Tag Archives: Caribbean Archipelago


Despite its location almost right in the center of the Caribbean Sea, the island of Jamaica does not mix easily with the rest of the Caribbean archipelago. To be sure, with the same rays of sun, sand and addictive sugary complex pampered life as most of the other islands, but also historically and culturally distinct.

Today’s visitors can see your trip to Jamaica even if they embrace the uniqueness of the island and the inherent “Africanness” of its population. Apart from its people, Jamaica has much to offer the curious traveler, seven or fatigue. The Blue Mountains has the best coffee in the world, try a cup at the factory of a century old in Mavis Bank. There are world-class reefs for diving, including those in Runaway Bay and Ocho Rios, and large palm trees in the sand or the French Cove Treasure Beach near Port Antonio. There is little conventional medicine Bush and fishing excursions, friendly people, crystal clear waterfalls, cosmopolitan cities, wetlands harboring endangered crocodiles and manatees, unforgettable sunsets – in a variety of short, sufficient to understand many totally different holiday.

Nowhere in the Caribbean is the connection with Africa, deeply as it is in Jamaica. Kingston was the important link in the New World to the barbaric triangular trade that brought slaves from Africa and carried sugar and rum in Europe, and to safeguard the Maroons (runaways who left in the hills of Cockpit Country and Blue Mountains), many of African traditions, and visceral introduced unique cooking spice of Jamaica. Bay St. Ann Marcus Garvey founded the movement back to Africa in 1910 and ’20, the Rastafarianism took a call from a decade later, and reggae provided the pace in the 1960’s and 70’s. No wonder many Jamaicans claim a greater affinity for the African neighbors in the Caribbean islands.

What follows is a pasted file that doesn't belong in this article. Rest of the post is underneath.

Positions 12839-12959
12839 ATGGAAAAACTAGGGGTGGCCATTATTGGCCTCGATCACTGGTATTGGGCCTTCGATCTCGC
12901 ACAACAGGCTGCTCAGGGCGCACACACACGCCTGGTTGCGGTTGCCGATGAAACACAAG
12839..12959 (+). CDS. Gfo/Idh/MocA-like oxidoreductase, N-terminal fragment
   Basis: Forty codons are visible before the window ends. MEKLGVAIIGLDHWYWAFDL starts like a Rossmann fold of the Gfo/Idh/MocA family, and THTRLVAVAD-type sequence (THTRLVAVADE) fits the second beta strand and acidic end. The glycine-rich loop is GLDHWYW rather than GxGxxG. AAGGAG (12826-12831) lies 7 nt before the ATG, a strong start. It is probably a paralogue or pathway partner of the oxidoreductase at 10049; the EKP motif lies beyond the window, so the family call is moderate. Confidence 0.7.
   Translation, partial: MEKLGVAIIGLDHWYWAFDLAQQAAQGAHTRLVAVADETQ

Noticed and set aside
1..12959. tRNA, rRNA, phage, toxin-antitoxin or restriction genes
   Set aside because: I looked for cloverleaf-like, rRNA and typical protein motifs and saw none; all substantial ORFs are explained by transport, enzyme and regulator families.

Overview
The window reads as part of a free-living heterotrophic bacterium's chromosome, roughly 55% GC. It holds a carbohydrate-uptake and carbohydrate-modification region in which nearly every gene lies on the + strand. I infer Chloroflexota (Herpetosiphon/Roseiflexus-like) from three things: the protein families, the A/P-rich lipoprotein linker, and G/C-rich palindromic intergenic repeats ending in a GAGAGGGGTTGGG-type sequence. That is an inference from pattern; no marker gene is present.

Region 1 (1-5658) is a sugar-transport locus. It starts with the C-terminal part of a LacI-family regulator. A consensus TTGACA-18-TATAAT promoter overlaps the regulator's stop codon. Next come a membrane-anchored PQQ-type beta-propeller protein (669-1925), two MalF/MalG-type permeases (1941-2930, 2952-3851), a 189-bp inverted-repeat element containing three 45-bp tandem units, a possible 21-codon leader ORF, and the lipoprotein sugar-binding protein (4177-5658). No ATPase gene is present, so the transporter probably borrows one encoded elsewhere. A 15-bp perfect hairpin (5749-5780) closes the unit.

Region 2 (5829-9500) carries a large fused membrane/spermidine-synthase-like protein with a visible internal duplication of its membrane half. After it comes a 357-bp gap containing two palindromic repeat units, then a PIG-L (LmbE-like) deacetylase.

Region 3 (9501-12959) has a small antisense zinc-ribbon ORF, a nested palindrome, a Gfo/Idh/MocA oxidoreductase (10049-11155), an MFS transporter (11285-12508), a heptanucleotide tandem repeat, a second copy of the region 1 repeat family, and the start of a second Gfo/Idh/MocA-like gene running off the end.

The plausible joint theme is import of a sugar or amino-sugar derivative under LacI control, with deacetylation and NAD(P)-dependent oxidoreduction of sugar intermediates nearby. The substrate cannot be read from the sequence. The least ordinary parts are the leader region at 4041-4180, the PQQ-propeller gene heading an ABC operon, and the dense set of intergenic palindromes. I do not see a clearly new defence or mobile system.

This is a country imbued with pride in its unique history, stunning scenery and culture influence. Welcome to Jamaica.


Free from the tourist crowds, Panama’s natural gifts shine. While most backpackers in Central America set their sights on tourist-soaked Costa Rica and Guatemala, it is difficult to avoid the feeling in Panama that you are a secret the rest of the world traveling has yet to be discovered. Although the ‘gringo trail “has swung south to the Caribbean archipelago of Bocas del Toro, the neglect overdevelopment that plagues most cities of the Costa Rican beach remains refreshingly absent here. In fact, highlights of Panama is still far off the beaten-path destinations, although it is likely to change in coming years.

Until their exploits anticipated tourist boom, however, Panama is still accessible to backpackers on a budget, and no shortage of beaches, mountains and jungles to explore. The Pearl Islands in itself could occupy your entire trip, with its endless islands and islets, sublime beaches and crystalline waters. Volcan Baru National Park is home to only volcano in Panama and some very picturesque trekking opportunities, while the interior is a veritable gold mine of colonial cities, exquisite handicrafts and friendliest people in the country. Panama is also home to one of the most independent of the indigenous groups in Central America, the Kuna, who live independently in the Kuna Yala, as well as one of the last real frontier in the Americas, the notorious province Darien.

In short, the most famous city of Panama is a sprawling slum of decaying colonial grandeur and desperate human existence. Before 1869, the Panama Railroad connects Panama City and Colon was the only rapid transit around the continental Western Hemisphere. However, once the U.S. transcontinental railroad was established, Columbus became an economically depressed city overnight. Although the city was revived temporarily during construction of the Panama Canal, the city’s economy collapsed after the completion of the canal, as it simply was not enough work for the thousands of unemployed workers soon.
In 1948, Zone Libre (Free Zone) was created at the edge of Columbus, in an attempt to revive the city. Today, the 482 hectares of the Free Zone is the largest free trade area in the Americas. That connects North America, the Far East and Europe with the Latin American market and is home to over 1600 companies and banks of several tens. Unfortunately, none of the 10 million U.S. dollars in the annual trade turnover seems to go beyond the walls of the compound and the Free Zone exists as an island of materialism floating in a sea of ​​unemployment, poverty and crime.